SEOUL, Feb.19 (Korea Bizwire) – Recent news reports shed light on a case in which a girl group member known as ‘A’ (24), accused her boyfriend ‘C’ (25) of raping her, after her ‘sponsor’ ‘B’ (35) assaulted her boyfriend.
After ‘B’ attacked ‘C’, causing serious injuries that would take four weeks to heal, girl group member ‘A’ accused ‘C’ in fear that her sponsor ‘B’ would be punished.
Who are these ‘sponsors’ and why are they so important to female entertainers? Over the years, rumors have circulated about a ‘sponsor system’, but nobody seems to know the actual truth.
Soon after girl group member A’s incident, ‘We Want to Know’, an investigative program airing on Korean network SBS, looked into the relationship between ‘sponsors’ and female entertainers.
Program directors claimed to have a list of names of sponsors, and were intending to reveal them to the public, but after consideration, they decided not to. The decision was made to protect female entertainers who spoke up on the matter. Even though names weren’t mentioned, the matter itself was shocking enough.
In 2009, popular up-and-coming actress Jang Ja-yeon committed suicide, shocking the public. In her suicide note, she revealed that she was forced to drink and serve liquor to specific men in somewhat powerful positions. She listed the names of the men whom she was forced to sleep with. The public was furious, and there was pressure for an investigation to be conducted on the matter, but the listed men were acquitted.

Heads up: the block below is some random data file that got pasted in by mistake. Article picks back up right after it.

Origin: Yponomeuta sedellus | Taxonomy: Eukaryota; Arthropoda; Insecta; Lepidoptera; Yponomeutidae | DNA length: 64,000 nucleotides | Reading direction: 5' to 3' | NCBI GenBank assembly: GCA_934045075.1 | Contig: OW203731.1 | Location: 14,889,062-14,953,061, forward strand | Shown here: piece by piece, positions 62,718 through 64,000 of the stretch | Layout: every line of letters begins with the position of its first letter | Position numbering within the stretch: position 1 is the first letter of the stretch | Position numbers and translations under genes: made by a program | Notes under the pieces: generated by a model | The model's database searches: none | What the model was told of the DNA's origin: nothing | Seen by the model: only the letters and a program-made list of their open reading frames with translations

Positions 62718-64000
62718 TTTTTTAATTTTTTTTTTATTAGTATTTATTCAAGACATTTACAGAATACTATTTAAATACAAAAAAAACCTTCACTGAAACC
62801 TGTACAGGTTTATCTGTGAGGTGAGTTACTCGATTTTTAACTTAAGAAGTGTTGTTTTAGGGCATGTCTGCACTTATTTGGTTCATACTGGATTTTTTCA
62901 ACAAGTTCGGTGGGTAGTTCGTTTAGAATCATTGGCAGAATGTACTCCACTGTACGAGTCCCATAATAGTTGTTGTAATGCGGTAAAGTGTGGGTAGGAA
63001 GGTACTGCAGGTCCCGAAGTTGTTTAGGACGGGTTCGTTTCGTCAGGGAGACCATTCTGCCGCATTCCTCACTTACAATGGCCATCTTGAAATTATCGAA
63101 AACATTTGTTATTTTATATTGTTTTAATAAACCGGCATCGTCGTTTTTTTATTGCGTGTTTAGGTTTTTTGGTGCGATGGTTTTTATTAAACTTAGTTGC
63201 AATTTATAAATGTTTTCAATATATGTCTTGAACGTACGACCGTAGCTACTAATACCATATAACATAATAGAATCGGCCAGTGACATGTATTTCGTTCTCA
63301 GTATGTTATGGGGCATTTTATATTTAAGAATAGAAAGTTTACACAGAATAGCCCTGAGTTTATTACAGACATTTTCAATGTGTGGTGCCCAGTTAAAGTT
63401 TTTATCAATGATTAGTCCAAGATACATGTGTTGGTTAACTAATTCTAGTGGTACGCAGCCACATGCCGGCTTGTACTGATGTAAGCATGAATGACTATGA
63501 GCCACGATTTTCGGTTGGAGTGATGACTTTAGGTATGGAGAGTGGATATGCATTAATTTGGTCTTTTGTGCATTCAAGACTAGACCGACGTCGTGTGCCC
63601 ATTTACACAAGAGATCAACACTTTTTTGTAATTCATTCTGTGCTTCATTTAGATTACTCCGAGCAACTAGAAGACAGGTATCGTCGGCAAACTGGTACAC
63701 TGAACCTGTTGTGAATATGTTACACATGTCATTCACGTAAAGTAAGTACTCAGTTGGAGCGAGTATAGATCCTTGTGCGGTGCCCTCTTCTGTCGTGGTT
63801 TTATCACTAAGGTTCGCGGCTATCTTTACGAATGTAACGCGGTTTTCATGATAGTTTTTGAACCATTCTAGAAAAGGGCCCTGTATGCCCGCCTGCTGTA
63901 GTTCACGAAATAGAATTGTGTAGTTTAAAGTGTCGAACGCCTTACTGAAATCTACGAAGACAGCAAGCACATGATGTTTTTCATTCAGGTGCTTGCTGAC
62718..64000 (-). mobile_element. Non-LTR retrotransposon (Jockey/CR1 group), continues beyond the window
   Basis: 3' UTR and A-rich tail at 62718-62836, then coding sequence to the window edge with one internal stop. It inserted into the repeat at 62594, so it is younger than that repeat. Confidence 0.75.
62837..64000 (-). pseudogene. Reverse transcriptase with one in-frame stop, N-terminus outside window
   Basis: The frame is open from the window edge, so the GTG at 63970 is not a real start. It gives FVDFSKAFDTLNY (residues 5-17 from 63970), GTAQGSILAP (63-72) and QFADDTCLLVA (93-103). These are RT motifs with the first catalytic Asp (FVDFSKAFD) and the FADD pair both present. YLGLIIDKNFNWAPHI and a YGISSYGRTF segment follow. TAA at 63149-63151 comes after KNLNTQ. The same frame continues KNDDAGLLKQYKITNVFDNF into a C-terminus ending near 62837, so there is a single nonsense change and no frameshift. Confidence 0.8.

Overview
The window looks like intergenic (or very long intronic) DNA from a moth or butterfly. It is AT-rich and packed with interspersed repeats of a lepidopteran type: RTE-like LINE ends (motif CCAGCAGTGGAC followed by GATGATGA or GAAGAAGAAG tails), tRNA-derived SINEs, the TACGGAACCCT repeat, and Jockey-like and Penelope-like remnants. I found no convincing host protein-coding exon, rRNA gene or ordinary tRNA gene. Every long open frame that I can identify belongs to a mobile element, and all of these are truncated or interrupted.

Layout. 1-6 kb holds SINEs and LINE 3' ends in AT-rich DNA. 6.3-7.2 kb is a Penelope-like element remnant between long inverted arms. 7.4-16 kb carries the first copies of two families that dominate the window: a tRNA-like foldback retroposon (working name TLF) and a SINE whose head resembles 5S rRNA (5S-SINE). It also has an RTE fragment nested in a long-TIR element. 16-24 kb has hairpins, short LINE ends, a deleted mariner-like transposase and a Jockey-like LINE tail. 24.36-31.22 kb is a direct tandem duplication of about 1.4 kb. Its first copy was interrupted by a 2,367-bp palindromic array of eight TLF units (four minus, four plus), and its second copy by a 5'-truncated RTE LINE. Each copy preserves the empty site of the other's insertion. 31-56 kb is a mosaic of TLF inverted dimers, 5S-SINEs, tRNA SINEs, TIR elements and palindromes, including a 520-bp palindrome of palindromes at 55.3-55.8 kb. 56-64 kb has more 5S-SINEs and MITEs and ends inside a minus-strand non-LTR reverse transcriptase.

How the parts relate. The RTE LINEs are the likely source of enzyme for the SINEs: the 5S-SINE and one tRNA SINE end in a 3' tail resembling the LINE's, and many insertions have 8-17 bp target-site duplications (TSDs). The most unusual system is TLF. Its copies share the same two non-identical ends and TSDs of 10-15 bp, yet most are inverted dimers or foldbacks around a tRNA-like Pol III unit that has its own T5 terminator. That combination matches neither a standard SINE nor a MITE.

The dark side of ‘sponsors’ has existed for decades. In the 70s, heirs of large corporations were caught in perverted sexual activities with dozens of female entertainers. In the 90s, news broke of ‘drug parties’ in which wealthy men and female entertainers had ‘fun’. Popular model ‘Noh’ was caught using drugs, and once the police looked into the case, various entertainers, politicians and businessmen were named.
Despite the shocking allegations, the true nature of ‘sponsors’ has not yet been proven. However, the practice is ‘rumored’ and is said to ‘actually exist’, showing the dark side of the entertainment industry.
Officials from management companies comment that unpopular entertainers are usually offered the chance to benefit from a ‘sponsor’. “Some look for a sponsor to get money to make a living. Also, ‘used to be famous’ entertainers who are not active have sponsors to maintain their looks.”
Officials mention that there are differences between sponsors. “Sponsors are different from cases in which young actresses are simply forced to drink or sleep with powerful people. Actress Jang Ja-yeon’s case was an example of the latter, which is a coerced and unfair arrangement between two parties that are not equal. Powerful people force up-and-coming entertainers or entertainer ‘wannabes’ to have sex with them, promising them success.”
However, ‘sponsors’ are said to differ slightly in their approach, as there is a written agreement that clearly states each party’s interests and obligations. The agreement period usually varies from six months to two years, and five million to 15 million won is paid by the sponsor. Also, the number of times they ‘get together’ is stipulated in the contract. Officials say that in some cases, more money is paid. “Some celebrities ‘charge’ millions for the chance to have just one meal with them.”
After ‘We Want to Know’ aired, some entertainers expressed their discomfort, saying that the matter only applied to a small sector of the industry. “We don’t want to be thought of as one of ‘them’ who have sponsors when most of us have nothing going on.”
The reactions show that the ‘sponsor system’ is completely based on the decision of the entertainer. However, the problem lies in cases where the ‘decision’ is coerced in exchange for ‘promises of a bright future’.
By Francine Jung (email@example.com)